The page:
Sensor size: Full-frame, CMOS | Megapixels: 24.2 | Lens: 28mm, f/1.7 | Screen: 3-inch, 1,040,000 dots | Viewfinder: EVF | Continuous shooting: 10fps | Video: 1080p | User level: Expert

Class-leading image quality
Wide aperture lens
Prohibitive price
Fixed focal length lens

If your pockets are very deep and your desire for exceptional image quality is high, then the Leica Q is the compact camera for you. However, with a price tag this stratospheric, it'll only ever be a dream for most. Within the beautiful body is a 24.2MP full-frame sensor that outperforms a Sony Alpha 7 II system camera and produces incredibly detailed results as high as ISO 12,500. Although its body is rather chubby, the construction quality is flawless and you get plenty of traditional controls as well as an excellent EVF. A bright, f/1.7 28mm lens rounds off this work of art.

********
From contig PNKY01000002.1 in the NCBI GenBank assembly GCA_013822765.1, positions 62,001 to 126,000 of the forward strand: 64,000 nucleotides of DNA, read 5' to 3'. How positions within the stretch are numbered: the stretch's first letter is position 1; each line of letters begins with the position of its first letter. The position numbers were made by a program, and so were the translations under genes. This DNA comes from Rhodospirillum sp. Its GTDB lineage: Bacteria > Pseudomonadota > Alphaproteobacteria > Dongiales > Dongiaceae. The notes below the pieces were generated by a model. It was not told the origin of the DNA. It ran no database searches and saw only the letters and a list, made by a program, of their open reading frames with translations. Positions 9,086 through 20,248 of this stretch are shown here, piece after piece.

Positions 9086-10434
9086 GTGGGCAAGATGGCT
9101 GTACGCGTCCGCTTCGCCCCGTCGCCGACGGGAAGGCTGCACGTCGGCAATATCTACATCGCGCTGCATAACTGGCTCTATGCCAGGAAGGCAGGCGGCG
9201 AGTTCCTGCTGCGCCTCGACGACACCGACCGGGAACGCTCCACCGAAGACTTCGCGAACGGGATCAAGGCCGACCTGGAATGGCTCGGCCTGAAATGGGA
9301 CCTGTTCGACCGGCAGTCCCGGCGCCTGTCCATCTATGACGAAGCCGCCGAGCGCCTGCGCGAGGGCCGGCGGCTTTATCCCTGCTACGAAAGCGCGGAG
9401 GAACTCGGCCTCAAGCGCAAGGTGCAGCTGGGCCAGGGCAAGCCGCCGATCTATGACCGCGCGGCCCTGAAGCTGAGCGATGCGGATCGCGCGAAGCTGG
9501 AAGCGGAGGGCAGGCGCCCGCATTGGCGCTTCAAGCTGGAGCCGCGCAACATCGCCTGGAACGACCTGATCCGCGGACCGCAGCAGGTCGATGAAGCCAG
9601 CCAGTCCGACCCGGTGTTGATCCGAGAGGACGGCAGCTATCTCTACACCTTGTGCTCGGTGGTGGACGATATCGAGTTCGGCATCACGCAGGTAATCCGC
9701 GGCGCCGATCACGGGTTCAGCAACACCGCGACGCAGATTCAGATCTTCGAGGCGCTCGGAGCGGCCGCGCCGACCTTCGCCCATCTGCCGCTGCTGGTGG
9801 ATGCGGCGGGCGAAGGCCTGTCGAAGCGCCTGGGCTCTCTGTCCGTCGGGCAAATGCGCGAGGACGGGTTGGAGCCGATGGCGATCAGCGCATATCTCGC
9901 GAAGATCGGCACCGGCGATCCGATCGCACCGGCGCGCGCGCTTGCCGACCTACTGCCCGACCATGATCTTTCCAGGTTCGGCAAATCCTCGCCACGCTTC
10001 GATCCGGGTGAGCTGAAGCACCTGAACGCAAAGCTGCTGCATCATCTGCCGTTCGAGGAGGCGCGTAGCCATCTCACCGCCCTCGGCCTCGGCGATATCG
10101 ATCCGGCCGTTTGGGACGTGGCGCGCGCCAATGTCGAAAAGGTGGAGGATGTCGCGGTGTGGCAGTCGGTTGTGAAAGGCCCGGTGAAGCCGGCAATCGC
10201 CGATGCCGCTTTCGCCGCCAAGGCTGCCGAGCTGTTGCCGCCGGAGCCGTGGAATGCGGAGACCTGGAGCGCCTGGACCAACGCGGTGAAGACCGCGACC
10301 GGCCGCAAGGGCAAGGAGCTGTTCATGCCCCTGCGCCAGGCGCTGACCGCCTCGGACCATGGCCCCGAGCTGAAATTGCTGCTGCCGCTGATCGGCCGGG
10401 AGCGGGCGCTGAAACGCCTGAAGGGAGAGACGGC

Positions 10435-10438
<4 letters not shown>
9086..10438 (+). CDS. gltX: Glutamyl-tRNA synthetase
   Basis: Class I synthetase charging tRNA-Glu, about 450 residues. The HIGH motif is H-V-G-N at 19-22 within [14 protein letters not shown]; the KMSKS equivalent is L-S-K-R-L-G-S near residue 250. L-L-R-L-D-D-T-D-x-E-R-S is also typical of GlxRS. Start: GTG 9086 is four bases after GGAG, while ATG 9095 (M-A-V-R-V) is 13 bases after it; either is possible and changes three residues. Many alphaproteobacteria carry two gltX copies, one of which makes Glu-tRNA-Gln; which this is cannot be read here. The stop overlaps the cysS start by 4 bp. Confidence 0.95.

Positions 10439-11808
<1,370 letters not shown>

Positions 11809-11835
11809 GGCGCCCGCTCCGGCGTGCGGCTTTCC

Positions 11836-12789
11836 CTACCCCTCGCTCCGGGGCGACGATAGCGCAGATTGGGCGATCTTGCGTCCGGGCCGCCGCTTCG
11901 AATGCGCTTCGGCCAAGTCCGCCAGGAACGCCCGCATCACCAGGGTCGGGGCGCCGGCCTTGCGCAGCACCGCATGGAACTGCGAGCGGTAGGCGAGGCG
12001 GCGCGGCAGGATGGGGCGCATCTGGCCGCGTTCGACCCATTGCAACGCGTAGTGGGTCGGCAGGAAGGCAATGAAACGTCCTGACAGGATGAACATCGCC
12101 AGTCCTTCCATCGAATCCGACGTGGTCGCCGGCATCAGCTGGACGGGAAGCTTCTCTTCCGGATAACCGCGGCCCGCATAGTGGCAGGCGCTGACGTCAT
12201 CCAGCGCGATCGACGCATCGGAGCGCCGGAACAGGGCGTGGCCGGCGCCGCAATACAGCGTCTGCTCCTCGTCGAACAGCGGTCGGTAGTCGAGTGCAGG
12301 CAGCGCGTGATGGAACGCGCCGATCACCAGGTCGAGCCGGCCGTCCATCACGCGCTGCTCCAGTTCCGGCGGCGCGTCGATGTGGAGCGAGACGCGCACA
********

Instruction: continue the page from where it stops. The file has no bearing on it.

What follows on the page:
Read the full review: Leica Q (Type 116)

Sony RX1R

8. Sony Cyber-shot RX1R

Meet the world's smallest full-frame digital camera

Sensor size: Full-frame, CMOS | Megapixels: 24.3 | Lens: 35mm, f/2.0 | Screen: 3-inch, 1,229,000 dots | Viewfinder: Optional EVF | Continuous shooting: 5fps | Video: 1080p | User level: Expert

Full-frame sensor
Poor battery life
No EVF or touchscreen

Sony's compact camera tour de force has winning potential, so what's it doing this low on our list? Well it's not due to the image quality, which is stellar. The original RX1 made waves by shoehorning a full-frame sensor into a wonderfully compact body, and this R version ditches an anti-aliasing filter to improve image sharpness. As with the RX1, you get a 24.3-megapixel full-frame Exmor CMOS sensor that produces rich, detailed images, but with more noticeable noise at higher ISOs than before. Trouble is, all this performance costs a pretty penny, and the extra cash won't buy you much battery life or a viewfinder.

Read the full review: Sony Cyber-shot RX1R